The official word is in: you'll now be able to use many of your electronic devices during all phases of flight.
The Federal Aviation Administration (FAA) announced today that it is safe for airlines to allow passengers expanded use of their electronic devices from takeoff to landing. The FAA is already guiding airlines on what to do.
“We believe today’s decision honors both our commitment to safety and consumer’s increasing desire to use their electronic devices during all phases of their flights,” said Transportation Secretary Anthony Foxx. “These guidelines reflect input from passengers, pilots, manufacturers, and flight attendants, and I look forward to seeing airlines implement these much anticipated guidelines in the near future.”
But this doesn't mean there's free rein to do whatever you want on the plane. There are a few minor restrictions, and they include holding or putting electronics in the back pocket of the seat during actual takeoff and landing; cell phones need to be in airplane mode or cellular service disabled, and cell phones cannot be used for voice communications because that treads in the Federal Communications Commission's (FCC) area.
The new rules mean that airline passengers are free to use electronics like tablets and e-readers from gate to gate. Implementation is expected to vary from airline to airline, but the FAA is providing guidelines for all of them to avoid confusion.
Many carriers are expected to allow passengers to use their electronics during all phases of flight by the end of the year.
The rules regarding the use of electronics on planes were in need of an update. The rules in place before the FAA's announcement today were set in 1966, when it was believed that electromagnetic interference would cause problems with radios and navigation systems onboard the plane. The general rule is to turn all electronic devices off during takeoffs and landings, and can be turned on once the plane reaches about 10,000 feet.
However, with the flood of portable devices available today, it's nearly impossible to make sure each and every tablet or smartphone is off during takeoffs and landings.
That's why the FAA created the advisory board in August 2012. Not only was it looking for recommendations, but also didn't want each airline to create a different set of rules that would confuse passengers.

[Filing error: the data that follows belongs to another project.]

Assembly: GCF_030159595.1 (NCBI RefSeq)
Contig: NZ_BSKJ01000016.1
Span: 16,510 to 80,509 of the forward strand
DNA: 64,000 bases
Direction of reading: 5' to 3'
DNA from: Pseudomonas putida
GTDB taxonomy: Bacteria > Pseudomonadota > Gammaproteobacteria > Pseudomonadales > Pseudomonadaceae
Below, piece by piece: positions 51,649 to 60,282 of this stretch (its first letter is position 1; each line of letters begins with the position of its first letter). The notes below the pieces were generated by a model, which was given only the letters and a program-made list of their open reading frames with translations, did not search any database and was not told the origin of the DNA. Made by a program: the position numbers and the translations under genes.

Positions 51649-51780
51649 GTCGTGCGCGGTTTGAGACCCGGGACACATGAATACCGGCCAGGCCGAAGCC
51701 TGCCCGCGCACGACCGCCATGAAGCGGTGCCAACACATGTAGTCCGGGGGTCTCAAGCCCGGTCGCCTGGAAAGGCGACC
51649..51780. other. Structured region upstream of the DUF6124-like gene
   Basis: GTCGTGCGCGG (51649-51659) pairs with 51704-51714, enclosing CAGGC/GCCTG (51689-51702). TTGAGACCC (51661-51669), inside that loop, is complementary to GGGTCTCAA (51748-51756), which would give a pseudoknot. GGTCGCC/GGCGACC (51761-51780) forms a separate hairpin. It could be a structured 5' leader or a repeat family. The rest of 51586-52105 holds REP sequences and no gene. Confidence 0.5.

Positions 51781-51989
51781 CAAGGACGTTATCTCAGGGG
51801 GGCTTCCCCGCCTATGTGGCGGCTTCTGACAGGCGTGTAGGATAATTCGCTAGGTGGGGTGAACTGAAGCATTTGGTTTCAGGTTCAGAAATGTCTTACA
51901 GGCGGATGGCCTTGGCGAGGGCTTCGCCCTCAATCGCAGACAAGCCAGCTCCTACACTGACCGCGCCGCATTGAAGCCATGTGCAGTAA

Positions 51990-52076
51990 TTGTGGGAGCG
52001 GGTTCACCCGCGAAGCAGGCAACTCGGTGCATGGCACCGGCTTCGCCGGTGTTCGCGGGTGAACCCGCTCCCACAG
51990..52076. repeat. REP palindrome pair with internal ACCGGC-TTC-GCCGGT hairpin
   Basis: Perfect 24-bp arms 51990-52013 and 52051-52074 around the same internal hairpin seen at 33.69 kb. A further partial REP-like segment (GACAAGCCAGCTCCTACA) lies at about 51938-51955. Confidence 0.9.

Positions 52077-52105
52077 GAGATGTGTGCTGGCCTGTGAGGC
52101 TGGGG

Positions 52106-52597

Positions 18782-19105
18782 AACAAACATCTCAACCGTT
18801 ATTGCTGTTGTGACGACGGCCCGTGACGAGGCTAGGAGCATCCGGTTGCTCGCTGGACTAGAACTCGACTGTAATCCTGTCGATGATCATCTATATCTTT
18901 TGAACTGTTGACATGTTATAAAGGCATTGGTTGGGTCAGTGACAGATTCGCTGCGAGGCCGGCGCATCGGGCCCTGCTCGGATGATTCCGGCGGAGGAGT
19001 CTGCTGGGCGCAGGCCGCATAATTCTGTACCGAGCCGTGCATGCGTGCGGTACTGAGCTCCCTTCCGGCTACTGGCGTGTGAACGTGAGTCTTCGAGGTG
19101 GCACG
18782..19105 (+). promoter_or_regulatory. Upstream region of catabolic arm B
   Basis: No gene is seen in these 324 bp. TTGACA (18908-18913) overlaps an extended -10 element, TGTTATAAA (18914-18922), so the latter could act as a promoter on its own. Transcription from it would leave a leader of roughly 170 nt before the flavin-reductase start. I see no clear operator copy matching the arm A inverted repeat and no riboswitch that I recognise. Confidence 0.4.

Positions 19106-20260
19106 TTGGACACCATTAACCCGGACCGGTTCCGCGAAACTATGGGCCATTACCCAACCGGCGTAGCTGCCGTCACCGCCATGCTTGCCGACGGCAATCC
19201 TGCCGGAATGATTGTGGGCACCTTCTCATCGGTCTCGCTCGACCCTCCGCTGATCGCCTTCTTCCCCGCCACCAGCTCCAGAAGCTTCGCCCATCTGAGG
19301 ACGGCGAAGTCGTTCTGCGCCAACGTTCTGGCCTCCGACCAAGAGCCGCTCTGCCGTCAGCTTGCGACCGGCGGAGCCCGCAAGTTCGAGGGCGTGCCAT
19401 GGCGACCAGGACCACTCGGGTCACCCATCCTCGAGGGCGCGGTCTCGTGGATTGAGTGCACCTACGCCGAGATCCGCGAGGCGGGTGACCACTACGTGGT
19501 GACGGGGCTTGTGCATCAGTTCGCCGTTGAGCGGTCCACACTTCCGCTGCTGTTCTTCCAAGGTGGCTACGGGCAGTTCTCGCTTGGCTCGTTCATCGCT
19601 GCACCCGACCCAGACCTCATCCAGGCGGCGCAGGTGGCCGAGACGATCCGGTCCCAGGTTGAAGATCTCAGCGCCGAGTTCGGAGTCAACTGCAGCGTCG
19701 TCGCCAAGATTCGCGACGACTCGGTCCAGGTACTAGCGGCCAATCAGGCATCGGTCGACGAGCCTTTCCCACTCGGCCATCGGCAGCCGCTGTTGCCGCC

In June of this year, the 28-member panel consisting of government, industry and pilot union representatives released its draft recommendations saying that the weak wireless signals and tighter range of frequencies from electronic devices are not enough to interfere with plane systems. Approved devices, such as e-readers, could even be used during all phases of the flight.
Later in September, The New York Times reported that an advisory panel for the FAA was meeting to finish its recommendations concerning electronics use onboard planes. These recommendations were given to the FAA at the end of the month.
The old rules seemed to cause more harm than good. For instance, a 68-year-old man punched a 15-year-old on a plane when the teenager refused to turn off his smartphone during a flight. According to the man, he was doing it to save the entire plane from any harmful consequences.
Another passenger was arrested in El Paso when he decided not to turn off his cell phone during landing. In yet another instance, a passenger did the same when landing in New York and a swarm of cop cars were waiting for him once he exited the plane.
Of course, many also remember the incident where Alec Baldwin was kicked off a plane in 2011 for playing Words With Friends.